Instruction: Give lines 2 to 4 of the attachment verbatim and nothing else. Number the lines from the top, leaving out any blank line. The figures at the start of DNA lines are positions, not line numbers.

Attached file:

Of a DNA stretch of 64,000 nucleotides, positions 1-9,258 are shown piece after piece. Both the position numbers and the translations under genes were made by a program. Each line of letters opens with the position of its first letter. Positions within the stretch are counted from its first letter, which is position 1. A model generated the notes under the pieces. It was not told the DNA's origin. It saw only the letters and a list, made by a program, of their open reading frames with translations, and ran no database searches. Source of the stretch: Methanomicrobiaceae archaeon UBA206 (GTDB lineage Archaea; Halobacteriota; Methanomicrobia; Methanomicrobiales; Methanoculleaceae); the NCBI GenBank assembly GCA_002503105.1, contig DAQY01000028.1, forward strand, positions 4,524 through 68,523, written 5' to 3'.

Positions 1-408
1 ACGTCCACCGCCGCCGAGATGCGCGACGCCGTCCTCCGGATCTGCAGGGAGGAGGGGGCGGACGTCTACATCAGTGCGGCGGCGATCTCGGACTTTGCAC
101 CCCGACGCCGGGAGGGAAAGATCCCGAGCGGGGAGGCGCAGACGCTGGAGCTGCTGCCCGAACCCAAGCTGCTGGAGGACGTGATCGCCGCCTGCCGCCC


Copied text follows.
Positions 1-408
1 ACGTCCACCGCCGCCGAGATGCGCGACGCCGTCCTCCGGATCTGCAGGGAGGAGGGGGCGGACGTCTACATCAGTGCGGCGGCGATCTCGGACTTTGCAC
101 CCCGACGCCGGGAGGGAAAGATCCCGAGCGGGGAGGCGCAGACGCTGGAGCTGCTGCCCGAACCCAAGCTGCTGGAGGACGTGATCGCCGCCTGCCGCCC